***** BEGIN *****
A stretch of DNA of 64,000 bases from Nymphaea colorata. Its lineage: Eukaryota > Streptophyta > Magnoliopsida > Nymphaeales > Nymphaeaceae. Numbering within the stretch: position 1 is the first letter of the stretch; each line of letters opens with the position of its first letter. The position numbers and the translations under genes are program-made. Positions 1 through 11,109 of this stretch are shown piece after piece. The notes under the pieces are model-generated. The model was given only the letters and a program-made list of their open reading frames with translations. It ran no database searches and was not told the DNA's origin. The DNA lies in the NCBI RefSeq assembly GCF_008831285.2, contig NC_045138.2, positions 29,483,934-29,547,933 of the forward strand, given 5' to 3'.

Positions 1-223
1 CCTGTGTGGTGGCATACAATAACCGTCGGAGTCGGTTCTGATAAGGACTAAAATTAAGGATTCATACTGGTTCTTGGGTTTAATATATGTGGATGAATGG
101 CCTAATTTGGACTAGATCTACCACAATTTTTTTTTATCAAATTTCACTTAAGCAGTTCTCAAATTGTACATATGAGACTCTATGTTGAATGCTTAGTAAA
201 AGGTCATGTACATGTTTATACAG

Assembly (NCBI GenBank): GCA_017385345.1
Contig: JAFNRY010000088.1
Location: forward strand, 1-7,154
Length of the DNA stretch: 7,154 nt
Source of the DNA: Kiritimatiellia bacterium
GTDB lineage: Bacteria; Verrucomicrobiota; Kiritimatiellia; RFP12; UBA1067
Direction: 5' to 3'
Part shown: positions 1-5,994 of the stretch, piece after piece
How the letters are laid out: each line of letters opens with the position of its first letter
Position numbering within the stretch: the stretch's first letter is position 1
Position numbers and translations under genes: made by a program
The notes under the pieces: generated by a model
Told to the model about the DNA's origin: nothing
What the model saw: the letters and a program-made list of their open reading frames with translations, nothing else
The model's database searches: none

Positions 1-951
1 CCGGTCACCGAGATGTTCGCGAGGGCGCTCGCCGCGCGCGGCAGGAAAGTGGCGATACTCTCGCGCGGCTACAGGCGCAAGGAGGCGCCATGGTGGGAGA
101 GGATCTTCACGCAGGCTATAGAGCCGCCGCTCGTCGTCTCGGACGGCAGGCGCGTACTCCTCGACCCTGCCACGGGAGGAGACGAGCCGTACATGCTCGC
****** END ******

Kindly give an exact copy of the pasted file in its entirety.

A stretch of DNA of 64,000 bases from Nymphaea colorata. Its lineage: Eukaryota > Streptophyta > Magnoliopsida > Nymphaeales > Nymphaeaceae. Numbering within the stretch: position 1 is the first letter of the stretch; each line of letters opens with the position of its first letter. The position numbers and the translations under genes are program-made. Positions 1 through 11,109 of this stretch are shown piece after piece. The notes under the pieces are model-generated. The model was given only the letters and a program-made list of their open reading frames with translations. It ran no database searches and was not told the DNA's origin. The DNA lies in the NCBI RefSeq assembly GCF_008831285.2, contig NC_045138.2, positions 29,483,934-29,547,933 of the forward strand, given 5' to 3'.

Positions 1-223
1 CCTGTGTGGTGGCATACAATAACCGTCGGAGTCGGTTCTGATAAGGACTAAAATTAAGGATTCATACTGGTTCTTGGGTTTAATATATGTGGATGAATGG
101 CCTAATTTGGACTAGATCTACCACAATTTTTTTTTATCAAATTTCACTTAAGCAGTTCTCAAATTGTACATATGAGACTCTATGTTGAATGCTTAGTAAA
201 AGGTCATGTACATGTTTATACAG

Assembly (NCBI GenBank): GCA_017385345.1
Contig: JAFNRY010000088.1
Location: forward strand, 1-7,154
Length of the DNA stretch: 7,154 nt
Source of the DNA: Kiritimatiellia bacterium
GTDB lineage: Bacteria; Verrucomicrobiota; Kiritimatiellia; RFP12; UBA1067
Direction: 5' to 3'
Part shown: positions 1-5,994 of the stretch, piece after piece
How the letters are laid out: each line of letters opens with the position of its first letter
Position numbering within the stretch: the stretch's first letter is position 1
Position numbers and translations under genes: made by a program
The notes under the pieces: generated by a model
Told to the model about the DNA's origin: nothing
What the model saw: the letters and a program-made list of their open reading frames with translations, nothing else
The model's database searches: none

Positions 1-951
1 CCGGTCACCGAGATGTTCGCGAGGGCGCTCGCCGCGCGCGGCAGGAAAGTGGCGATACTCTCGCGCGGCTACAGGCGCAAGGAGGCGCCATGGTGGGAGA
101 GGATCTTCACGCAGGCTATAGAGCCGCCGCTCGTCGTCTCGGACGGCAGGCGCGTACTCCTCGACCCTGCCACGGGAGGAGACGAGCCGTACATGCTCGC